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Candace Parker says she won’t play Team USA basketball anymore. You can’t blame her.

The 2-time WNBA MVP was left home during the 2016 Olympics.

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WNBA: Finals-Los Angeles Sparks at Minnesota Lynx Brad Rempel-USA TODAY Sports

Two years after she was snubbed from the Rio Olympic team, Candace Parker says she won’t play for Team USA again. “For me, mentally,” Parker said on the Show Me Your Friends podcast published April 23, “I wouldn’t be able to represent USA basketball anymore.”

Who could blame her?

One of the WNBA’s best players for nine seasons, her 2016 snub was a total shock. The two-time WNBA MVP helped carry Team USA to consecutive gold medals in two prior Olympics, and was still in her prime at 30 years old. Months after Team USA won gold without her, Parker’s Los Angeles Sparks team won the WNBA championship.

Parker explained why she had not previously spoken at length on the issue that dominated headlines in the 2016 season.

“They wanted stuff for me to say and I didn’t have anything to say because I’ve learned that it’s better to reflect and look back on things and then say how you feel,” Parker said.

“I can honestly say now that I’m more upset about the situation because it gave more power to the impact of USA Basketball of me not making the team than me winning a championship. People were saying in the same sentence ‘Candace wants to win a championship because she got left off Team USA basketball.’

That had nothing to do with it. I wanted to win a championship for nine years.”

Parker’s quest to win her first WNBA title following her shocking cut was the narrative that took over her entire season. As the 6’4 basketball unicorn who runs the floor like a guard showed all season, she still had the skills to be extremely effective for Team USA. In the podcast, she detailed how she had even recorded the first-ever triple-double in training camp tryouts.

We may never know exactly what went into the decision to cut one of the most versatile talents in the world, but it clearly still bothers Parker, who’d invested most of her youth to that team. That commitment included time away from her eight-year-old daughter.

“What’s really upsetting to me is that I don’t think people understand women’s basketball,” Parker said. “I think they think we play in the WNBA and that’s it. For me, I was upset because my time with my daughter is very valuable. So for eight years, for the Beijing Olympics, London Olympics leading up to the Rio Olympics, so 12 years, I have played through numerous knee injuries. I had to sit out my freshman year at Tennessee because I played USA basketball in the summer on a messed up knee ... Finished USA Basketball and then I sat out my whole freshman season and had to redshirt ... Because I was playing on a bum knee.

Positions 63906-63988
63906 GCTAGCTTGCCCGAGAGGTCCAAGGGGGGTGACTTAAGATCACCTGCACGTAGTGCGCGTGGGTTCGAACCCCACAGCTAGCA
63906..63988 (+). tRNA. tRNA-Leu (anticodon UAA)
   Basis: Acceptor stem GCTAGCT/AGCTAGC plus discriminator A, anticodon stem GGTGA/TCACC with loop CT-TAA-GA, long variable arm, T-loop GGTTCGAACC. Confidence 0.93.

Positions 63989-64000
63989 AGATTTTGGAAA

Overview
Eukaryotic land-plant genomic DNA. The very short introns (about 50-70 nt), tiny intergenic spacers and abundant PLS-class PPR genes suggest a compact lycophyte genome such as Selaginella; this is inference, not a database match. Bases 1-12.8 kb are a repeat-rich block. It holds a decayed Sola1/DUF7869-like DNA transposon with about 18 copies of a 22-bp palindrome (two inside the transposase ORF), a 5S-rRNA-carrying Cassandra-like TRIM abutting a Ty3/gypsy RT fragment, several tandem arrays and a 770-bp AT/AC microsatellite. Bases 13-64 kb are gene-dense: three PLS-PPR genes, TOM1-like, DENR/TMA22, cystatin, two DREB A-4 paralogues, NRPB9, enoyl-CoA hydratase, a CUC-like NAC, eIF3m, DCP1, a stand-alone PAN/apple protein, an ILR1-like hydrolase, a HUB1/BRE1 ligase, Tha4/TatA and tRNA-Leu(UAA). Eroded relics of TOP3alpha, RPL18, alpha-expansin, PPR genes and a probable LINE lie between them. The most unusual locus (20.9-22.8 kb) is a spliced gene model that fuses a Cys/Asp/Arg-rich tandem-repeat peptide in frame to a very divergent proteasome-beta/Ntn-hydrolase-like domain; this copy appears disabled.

I played through Beijing and dislocated my shoulder. Played through that ... Came back, had to have surgery on my knee again. Played through swelling with that in the next Olympics ... When our season ended two years and we lost to Minnesota in three, I got one week and I went overseas and played on their European tour.

This is time when if it wasn’t gonna be my performance on the court that made the final decision, don’t have me do that. Don’t send me to do photo ops in San Francisco and LA for the Rio Olympics where I was in the commercials ... in fact they accidentally showed one of the commercials before one of the basketball games ... Don’t do that, because that’s valuable time ...

It was more about loyalty. I’ve been loyal to you for this long. At least give me the heads up that I might not make the team and then I can choose. Like ‘Hey it has nothing to do with my performance on the court.’ For me it was that. I was hurt. Because I feel like I’ve played through so many injuries and given so many hours into USA Basketball and then in one fell swoop they can just be like ‘It doesn’t matter about your play. You’re just not on the team.’”

The Rio Olympics would’ve been special to the Parker family, as not only was Parker in the prime of her career, her daughter, Lailaa, would’ve been old enough to travel and see her play.

“I was more upset that I wasn’t able to share that experience with my daughter,” said Parker said. “I was gonna take her to the Olympics and that would’ve been the Olympics that she remembered. Now, I’m not playing USA basketball anymore. I think Dawn Staley’s an amazing coach. She’s awesome. I wish could have played for her, this has nothing to do with her. For me, mentally, I wouldn’t be able to represent USA basketball anymore.

“I’m one of those people, once it’s gone, it’s done.”

Parker is not on the list of 29 invitees for Team USA summer camp, which began this week. There’s still time to add her name to the list ahead of the 2020 Olympics, but that doesn’t appear likely.

Team USA will probably move on without one of its best players. Its talent is so stacked that her absence shouldn’t cost the team a gold medal, but a team of all-stars without Parker will never feel right.